October 7, 2015
Authored by: Steven Schaffer and Michael Shumaker
Today’s economy presents numerous challenges to community bank profitability—compressed net interest margins, increased regulation, and management teams fatigued by the crisis. In response to these obstacles, many boards of directors are exploring new ways to reduce expenses, retain qualified management teams, and offer opportunities for liquidity to current shareholders short of a sale or merger of the institution.
For many family-owned banks, their deep roots in the community and a desire to see their banks thrive under continued family ownership into future generations can cause these challenges to be felt even more acutely. In particular, recruiting and retaining the “next generation” of management can be difficult. Cash compensation is often not competitive with the compensatory packages offered by publicly-traded institutions, and equity awards for management officials are unattractive given the limited liquidity of the underlying stock. All the while, these institutions should ensure that their owners have reasonable assurances of liquidity as needs arise or as investment preferences change. In combination, these challenges can often overwhelm a family-owned bank’s desire to remain independent.
Depending on the condition of the institution, implementing an employee stock ownership plan, or ESOP, may help a board address many of these challenges. While the ESOP is first a means of extending stock ownership to the institution’s employees, an ESOP can have other applications for family-owned banks.
Recruitment and Retention
An obvious benefit of an ESOP is to provide management and employees the ability to participate in an increase in the value of the bank, aligning their interests with those of shareholders. An equity interest provides economic incentives to join or stay with the bank and the ownership interest provided by ESOPs to employees has been shown to improve workforce productivity and morale.
Source of Liquidity for Shareholders
Without significant trading activity in their stock, shareholders of a closely-held institution may seek a liquidity event, which can include the sale of their shares to a third party or a merger with another bank. For these institutions, using the ESOP as part of a stock repurchase plan or to buy out selected shareholders can provide a buyer for large blocks of stock at a reasonable price.
For family-owned institutions, the tax benefits associated with a sale of a family’s interest in the institution to management via an ESOP are considerable. Most individual sellers of stock to an ESOP (and some trusts) qualify for a tax-free rollover of the proceeds of that sale into domestic stocks and bonds of U.S. corporations which meet certain limits on passive income. Under certain circumstances, this tax-free rollover opportunity avoids all federal income and capital gain taxes on the sale of shares to an ESOP.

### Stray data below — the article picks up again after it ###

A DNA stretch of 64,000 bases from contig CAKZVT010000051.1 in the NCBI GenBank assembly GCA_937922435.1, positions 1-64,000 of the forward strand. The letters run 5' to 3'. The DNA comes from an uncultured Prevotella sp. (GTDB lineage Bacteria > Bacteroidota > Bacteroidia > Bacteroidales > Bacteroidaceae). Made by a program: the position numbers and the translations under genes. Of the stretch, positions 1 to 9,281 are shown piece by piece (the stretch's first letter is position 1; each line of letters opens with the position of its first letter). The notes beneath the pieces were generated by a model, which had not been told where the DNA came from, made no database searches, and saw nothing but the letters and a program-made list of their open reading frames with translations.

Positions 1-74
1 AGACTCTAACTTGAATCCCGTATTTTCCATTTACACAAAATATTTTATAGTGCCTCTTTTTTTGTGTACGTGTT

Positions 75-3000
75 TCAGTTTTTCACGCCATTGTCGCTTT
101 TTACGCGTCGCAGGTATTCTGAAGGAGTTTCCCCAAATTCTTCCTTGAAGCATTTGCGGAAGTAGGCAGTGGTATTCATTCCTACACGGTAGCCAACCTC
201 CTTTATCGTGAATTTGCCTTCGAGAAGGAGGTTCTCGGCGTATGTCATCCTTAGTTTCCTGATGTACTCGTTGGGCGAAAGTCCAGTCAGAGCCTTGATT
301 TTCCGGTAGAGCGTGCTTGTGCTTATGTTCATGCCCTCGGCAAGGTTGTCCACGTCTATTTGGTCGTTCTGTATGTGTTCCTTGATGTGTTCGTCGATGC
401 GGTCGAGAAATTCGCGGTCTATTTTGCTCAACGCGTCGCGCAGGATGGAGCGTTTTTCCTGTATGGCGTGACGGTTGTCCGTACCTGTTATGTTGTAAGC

In order to fund large purchases, the ESOP can take on a limited amount of leverage in order to acquire more shares in a particular year than can otherwise be allocated to plan participants. Before taking on this leverage, the bank should carefully consider how much leverage it can actually handle relative to the contributions that are expected to be made to the ESOP.
Special Benefits for S Corporations
ESOPs can also reduce shareholder numbers to facilitate a company’s conversion to an S corporation, which can help significant shareholders avoid the double taxation of dividends that apply to C corporations. Under the Internal Revenue Code, an ESOP counts as only a single shareholder for purposes of S corporation limitations, no matter how many employees have shares allocated to their accounts in the ESOP. Upon a plan participant’s separation from service from the institution, the participant may be entitled to only the cash value of the shares, rather than the shares themselves.
ESOPs also benefit from the S corporation status given their exemption from federal and most state income taxes. Since ESOPs are tax-exempt entities, they do not pay income taxes on their share of the institutions’ income like other shareholders do. When S corporations make distributions to their shareholders, ESOPs can retain that distribution, giving a better return to the ESOP participants. Additionally the cash reserves held in the ESOP from these distributions can be used to pay down ESOP debt incurred to buy shares for the ESOP, fund additional stock purchases by the ESOP, or to fund employee withdrawals from the ESOP.
For a variety of reasons, ESOPs can help family-owned financial institutions better manage the challenges of today’s market by providing a more liquid market for the institution’s shares and an exit strategy for some significant investors short of a sale or merger. ESOPs can also improve employee and senior management engagement and retention at a relatively low cost, which can improve the institution’s bottom line. With careful implementation and board oversight of compliance efforts, ESOPs can be a powerful tool for many community banks.
This article was originally published on BankDirector.com.